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In a recent Dutch euthanasia case, a woman underwent euthanasia on the basis of an advance directive, having first been sedated without her knowledge and then restrained by members of her family while the euthanasia was administered. This article considers some implications of the criminal court’s acquittal of the doctor who performed the euthanasia. Supporters of advance euthanasia directives have welcomed the judgement as providing a clarification of the law, especially with regard to the admissibility of contextual evidence in interpreting advance euthanasia directives, but suggested that the law regarding advance euthanasia directives should be further relaxed to remove the requirement of current suffering and that an unfortunate consequence of the prosecution is that it is likely to deter doctors from performing euthanasia even in more straightforward cases. This article argues that the court’s endorsement of the use of contextual evidence is problematic, that the case for prioritising prior decisions over current interests has not been advanced by the discussion surrounding this case and that worries about the alleged deterrent effect are not well founded.
The daughter of a man who successfully fought to establish that patients have a right to be consulted on cardiopulmonary resuscitation (CPR) has launched a High Court challenge against Matt Hancock, the health and social care secretary for England.
Kate Masters has written a letter before action to Hancock after news reports suggested that blanket bans on CPR were being imposed during the covid-19 pandemic.
In the letter, she called on Hancock to give an emergency direction to all healthcare professionals providing that “do not attempt cardiopulmonary resuscitation” (DNACPR) orders must not be imposed unless the patient or family have been consulted and certain information provided.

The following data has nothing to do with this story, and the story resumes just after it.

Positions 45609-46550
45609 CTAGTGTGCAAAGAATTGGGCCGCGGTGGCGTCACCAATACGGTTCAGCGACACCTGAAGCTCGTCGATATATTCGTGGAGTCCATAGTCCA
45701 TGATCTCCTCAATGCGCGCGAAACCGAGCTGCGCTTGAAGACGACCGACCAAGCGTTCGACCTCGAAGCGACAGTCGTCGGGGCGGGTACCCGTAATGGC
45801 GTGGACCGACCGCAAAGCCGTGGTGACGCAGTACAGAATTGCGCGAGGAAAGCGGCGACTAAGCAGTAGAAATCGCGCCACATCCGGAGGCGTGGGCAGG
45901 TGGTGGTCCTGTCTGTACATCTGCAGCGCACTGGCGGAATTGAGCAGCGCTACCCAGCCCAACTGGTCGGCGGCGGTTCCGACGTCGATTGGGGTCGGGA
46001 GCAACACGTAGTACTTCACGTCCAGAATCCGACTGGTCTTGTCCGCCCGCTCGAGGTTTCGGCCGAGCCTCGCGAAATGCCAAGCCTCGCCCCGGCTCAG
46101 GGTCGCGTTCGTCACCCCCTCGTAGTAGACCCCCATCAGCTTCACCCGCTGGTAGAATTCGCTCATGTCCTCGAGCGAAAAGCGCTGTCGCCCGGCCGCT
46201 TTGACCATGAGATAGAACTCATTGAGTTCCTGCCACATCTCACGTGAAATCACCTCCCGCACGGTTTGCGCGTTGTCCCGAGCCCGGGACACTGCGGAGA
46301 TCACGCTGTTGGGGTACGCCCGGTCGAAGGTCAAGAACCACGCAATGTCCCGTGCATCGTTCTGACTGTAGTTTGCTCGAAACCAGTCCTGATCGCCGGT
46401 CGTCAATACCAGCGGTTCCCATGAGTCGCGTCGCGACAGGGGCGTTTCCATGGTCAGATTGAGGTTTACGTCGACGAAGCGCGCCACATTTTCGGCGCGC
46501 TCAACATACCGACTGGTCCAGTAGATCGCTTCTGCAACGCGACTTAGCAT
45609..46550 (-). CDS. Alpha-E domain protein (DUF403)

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When it is ethically justifiable to stop medical treatment? For many Muslim patients, families, and clinicians this ethical question remains a challenging one as Islamic ethico-legal guidance on such matters remains scattered and difficult to interpret.
In light of this gap, we conducted a systematic literature review to aggregate rulings from Islamic jurists and juridical councils on whether, and when, it is permitted to withdraw and/or withhold life-sustaining care. A total of 16 fatwas were found, 8 of which were single-author rulings, and 8 represented the collective view of a juridical council. The fatwas are similar in that nearly all judge that Islamic law, provided certain conditions are met, permits abstaining from life-sustaining treatment. Notably, the justifying conditions appear to rely on physician assessment of the clinical prognosis. The fatwas differ when it comes to what conditions justify withdrawing or withholding life- sustaining care. Our analyses suggest that while notions of futility greatly impact the bioethical discourse regarding with holding and/or withdrawal of treatment, the conceptualization of futility lacks nuance. Therefore, clinicians, Islamic jurists, and bioethicists need to come together in order to unify a conception of medical futility and relate it to the ethics of withholding and/or withdrawal of treatment.